United Airlines Is Rolling Out a Major Change to Its Boarding Process
The changes will go live on October 26.
If you've flown more than, let's say, twice in your life, you've probably pondered this question as well: Why is it that airlines don't board passengers depending on what kind of seat they're occupying? Wouldn't it just be easier and faster for window seat travelers to hop onto the plane before middle and aisle seat passengers?
Apparently, United Airlines agrees with you—so much so that they're changing their boarding policies accordingly. In an internal memo that was shared this week with The Points Guy and other media outlets, United Airlines announced that it is changing up its boarding process starting on October 26.
Dubbed WILMA—which stands for Window, Middle, Aisle—the new process aims at making boarding faster and more efficient for everyone. What that entails is that, depending on the kind of seat you're assigned, you'll be part of a specific group. Not all United Airlines boarding groups will be affected by WILMA, though—Pre-boarding, Group 1, and Group 2, though, will remain unvaried.
Group 3 is when things start to change. Once the process is implemented, Group 3 will include all those in exit row seats as well as non-revenue travelers and all those sitting in window seats (the W in Wilma). Group 4 will be reserved for middle seat passengers (WILMA's M), and Group 5 will include aisle seat travelers (the A in WILMA). Finally, Group 6 will include those with basic economy tickets.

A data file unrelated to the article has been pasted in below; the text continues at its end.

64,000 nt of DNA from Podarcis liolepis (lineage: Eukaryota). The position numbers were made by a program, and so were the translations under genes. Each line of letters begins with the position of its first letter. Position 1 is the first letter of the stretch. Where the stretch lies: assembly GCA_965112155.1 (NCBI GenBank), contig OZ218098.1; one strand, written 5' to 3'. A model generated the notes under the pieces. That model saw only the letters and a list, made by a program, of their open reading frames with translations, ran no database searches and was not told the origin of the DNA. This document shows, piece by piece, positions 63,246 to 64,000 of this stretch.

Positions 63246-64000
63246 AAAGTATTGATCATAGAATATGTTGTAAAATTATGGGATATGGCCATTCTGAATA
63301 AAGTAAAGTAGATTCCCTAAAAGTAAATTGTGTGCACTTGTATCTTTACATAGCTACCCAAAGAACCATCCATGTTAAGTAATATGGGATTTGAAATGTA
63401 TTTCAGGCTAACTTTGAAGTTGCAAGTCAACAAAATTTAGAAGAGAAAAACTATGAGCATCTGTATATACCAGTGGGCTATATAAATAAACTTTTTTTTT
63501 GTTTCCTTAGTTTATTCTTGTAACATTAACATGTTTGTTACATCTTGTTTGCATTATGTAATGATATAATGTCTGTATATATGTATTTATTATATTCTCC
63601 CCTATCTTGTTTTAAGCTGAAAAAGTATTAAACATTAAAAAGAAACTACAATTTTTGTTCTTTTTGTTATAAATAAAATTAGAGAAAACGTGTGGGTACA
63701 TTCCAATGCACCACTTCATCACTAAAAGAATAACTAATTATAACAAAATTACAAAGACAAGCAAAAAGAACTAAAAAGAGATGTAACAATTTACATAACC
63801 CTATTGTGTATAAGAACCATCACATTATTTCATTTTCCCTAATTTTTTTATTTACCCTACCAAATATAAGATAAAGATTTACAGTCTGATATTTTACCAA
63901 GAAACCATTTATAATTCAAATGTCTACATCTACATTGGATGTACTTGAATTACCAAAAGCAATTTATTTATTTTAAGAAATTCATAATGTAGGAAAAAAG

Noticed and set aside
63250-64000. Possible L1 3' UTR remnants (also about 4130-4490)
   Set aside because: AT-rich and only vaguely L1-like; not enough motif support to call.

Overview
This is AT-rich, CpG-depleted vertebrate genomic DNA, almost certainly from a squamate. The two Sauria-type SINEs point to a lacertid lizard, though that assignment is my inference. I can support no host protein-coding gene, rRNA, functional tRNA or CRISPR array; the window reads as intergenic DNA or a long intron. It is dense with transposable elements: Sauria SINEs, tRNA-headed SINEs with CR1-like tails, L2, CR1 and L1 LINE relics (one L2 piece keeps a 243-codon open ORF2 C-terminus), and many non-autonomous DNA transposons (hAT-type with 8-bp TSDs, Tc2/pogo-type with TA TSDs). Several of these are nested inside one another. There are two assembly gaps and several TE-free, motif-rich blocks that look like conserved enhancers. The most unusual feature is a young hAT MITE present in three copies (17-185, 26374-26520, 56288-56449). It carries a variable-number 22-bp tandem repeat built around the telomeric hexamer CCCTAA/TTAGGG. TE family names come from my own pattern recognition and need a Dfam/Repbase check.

According to United Airlines, which has reportedly already tested the new feature in a few domestic airports, the revamped boarding process saved up to two minutes of boarding time. While that might seem like a small amount of time, two minutes per flight definitely add up during the day, and can lead to fewer delays and smoother travel procedures overall.
This isn't the first time this year that United Airlines has rolled out efforts to make flying smoother and more comfortable for everyone. Earlier this July, United became the first US airline to equip its plane interiors with braille, and it also announced it is planning to potentially adding raised letters, numbers, and signs to further help disabled passengers navigate the space inside of its airplanes plane. In September, the airline also announced positive changes for wheelchair users, and next year it is launching a new filter on its website to help passengers determine if a specific plane can comfortably accommodate their wheelchair.